ASTM International (ASTM), originally known as the American Society for Testing and Materials, is an international standards organization that develops and publishes voluntary technical standards for a wide range of materials, products, systems, and services.
ASTM predates other standards organizations such as BSI (1901), DIN (1917) and AFNOR (1926), but differs from these in that it is not a national standards body, that role being taken in the USA by ANSI.  However, ASTM has a dominant role among standards developers in the USA, and claims to be the world's largest developer of standards. Using a consensus process, ASTM supports thousands of volunteer technical committees, which draw their members from around the world and collectively develop and maintain more than 12,000 standards.  The Annual Book of ASTM Standards consists of 77 volumes.
The Food and Drug Administration (FDA) is an agency of the United States Department of Health and Human Services and is responsible for the safety regulation of most types of foods, dietary supplements, drugs, vaccines, biological medical products, blood products, medical devices, radiation-emitting devices, veterinary products, and cosmetics.
A fluoropolymer is a polymer that contains atoms of fluorine. It is characterized by a high resistance to solvents, acids, and bases.
Fluoropolymers were discovered serendipitously in 1938 by Dr. Roy J. Plunkett. He was working on freon (for the DuPont corporation) and accidentally polymerized tetrafluoroethylene. The result was PTFE (polytetrafluoroethylene), more commonly known as Teflon® - a DuPont brand name. This material had the lowest coefficient of friction of any known solid and was inert to virtually all chemicals.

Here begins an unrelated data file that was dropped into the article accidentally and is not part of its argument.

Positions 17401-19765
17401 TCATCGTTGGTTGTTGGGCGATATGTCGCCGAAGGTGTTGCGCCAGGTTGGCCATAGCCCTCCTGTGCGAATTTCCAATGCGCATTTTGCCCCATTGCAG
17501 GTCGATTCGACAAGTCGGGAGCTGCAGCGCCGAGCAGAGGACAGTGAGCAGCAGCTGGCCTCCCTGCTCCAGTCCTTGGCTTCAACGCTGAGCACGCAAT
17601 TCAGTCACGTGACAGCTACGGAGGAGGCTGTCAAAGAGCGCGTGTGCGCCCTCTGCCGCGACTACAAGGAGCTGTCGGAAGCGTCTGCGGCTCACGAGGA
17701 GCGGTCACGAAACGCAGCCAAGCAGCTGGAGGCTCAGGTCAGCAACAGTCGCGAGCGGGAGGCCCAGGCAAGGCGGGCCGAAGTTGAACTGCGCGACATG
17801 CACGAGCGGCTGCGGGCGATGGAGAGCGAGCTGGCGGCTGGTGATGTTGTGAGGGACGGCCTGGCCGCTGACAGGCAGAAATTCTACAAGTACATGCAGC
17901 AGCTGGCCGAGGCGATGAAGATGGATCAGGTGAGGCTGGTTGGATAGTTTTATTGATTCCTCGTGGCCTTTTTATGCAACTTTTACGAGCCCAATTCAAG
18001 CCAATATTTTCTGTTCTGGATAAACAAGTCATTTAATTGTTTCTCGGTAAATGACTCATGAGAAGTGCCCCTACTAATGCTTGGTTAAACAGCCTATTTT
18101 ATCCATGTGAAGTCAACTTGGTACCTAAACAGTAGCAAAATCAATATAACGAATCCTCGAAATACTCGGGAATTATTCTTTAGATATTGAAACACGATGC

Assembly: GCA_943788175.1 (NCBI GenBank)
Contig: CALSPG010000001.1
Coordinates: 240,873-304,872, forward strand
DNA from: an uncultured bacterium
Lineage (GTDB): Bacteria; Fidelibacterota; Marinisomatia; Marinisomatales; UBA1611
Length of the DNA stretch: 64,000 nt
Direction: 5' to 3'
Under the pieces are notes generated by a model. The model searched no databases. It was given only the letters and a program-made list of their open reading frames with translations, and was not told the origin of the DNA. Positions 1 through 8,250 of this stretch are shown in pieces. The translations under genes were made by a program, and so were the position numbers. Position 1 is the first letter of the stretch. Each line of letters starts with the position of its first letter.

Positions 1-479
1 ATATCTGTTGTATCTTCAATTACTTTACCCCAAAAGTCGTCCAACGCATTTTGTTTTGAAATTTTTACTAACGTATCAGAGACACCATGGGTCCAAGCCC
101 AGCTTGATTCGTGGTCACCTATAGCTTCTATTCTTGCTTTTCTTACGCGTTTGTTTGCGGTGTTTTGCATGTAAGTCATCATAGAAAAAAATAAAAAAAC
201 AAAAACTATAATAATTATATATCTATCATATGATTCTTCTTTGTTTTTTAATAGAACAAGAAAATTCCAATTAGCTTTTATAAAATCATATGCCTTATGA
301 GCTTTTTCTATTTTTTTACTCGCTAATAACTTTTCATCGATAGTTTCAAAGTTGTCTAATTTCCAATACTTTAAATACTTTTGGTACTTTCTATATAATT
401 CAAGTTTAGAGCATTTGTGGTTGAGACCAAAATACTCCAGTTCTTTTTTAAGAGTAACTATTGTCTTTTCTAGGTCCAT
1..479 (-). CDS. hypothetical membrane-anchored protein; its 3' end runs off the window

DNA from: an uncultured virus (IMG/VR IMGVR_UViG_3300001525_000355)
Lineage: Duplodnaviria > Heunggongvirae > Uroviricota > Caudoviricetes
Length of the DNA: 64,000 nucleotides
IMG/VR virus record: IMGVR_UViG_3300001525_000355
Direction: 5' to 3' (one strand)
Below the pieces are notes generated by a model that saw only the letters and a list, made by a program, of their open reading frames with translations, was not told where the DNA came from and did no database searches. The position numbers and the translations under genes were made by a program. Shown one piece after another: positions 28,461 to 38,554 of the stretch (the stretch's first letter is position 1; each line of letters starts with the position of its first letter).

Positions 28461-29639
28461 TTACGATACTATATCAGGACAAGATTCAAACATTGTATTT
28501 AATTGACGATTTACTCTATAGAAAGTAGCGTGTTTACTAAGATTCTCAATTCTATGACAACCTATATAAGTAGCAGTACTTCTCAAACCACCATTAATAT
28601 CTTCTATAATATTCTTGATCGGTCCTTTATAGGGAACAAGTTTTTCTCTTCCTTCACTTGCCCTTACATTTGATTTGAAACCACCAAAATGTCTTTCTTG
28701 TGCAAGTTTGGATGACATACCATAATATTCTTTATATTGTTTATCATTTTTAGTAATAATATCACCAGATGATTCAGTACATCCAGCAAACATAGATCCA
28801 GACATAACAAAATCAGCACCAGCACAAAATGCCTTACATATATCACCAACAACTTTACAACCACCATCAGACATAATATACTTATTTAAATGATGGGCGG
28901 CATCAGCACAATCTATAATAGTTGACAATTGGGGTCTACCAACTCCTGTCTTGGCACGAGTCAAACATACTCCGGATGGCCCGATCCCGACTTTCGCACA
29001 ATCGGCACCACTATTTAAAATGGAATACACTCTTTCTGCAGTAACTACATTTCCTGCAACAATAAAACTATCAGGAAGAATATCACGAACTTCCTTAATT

A polymer is a substance composed of molecules with large molecular mass composed of repeating structural units, or monomers, connected by covalent chemical bonds.  The word is derived from the Greek, p???, polu, "many"; and µ????, meros, "part".  Well known examples of polymers include plastics, DNA and proteins.
Ram Extrusion – Pipe Liners
Ram extrusion of pipe liners uses a granular PTFE powder and compresses a small amount of powder into a continuous die, forcing a compressed material out which goes into an inline sintering oven.
The ability to withstand and electrical charge.
Sintering is a method for making objects from powder, by heating the material (below its melting point) until its particles adhere to each other.  Sintering is traditionally used for manufacturing ceramic objects, and has also found uses in such fields as powder metallurgy.
Surface Resistivity
The ability to withstand an electrical charge passing along the surface.
Volume Resistivity
The ability to withstand an electrical charge passing through a material.

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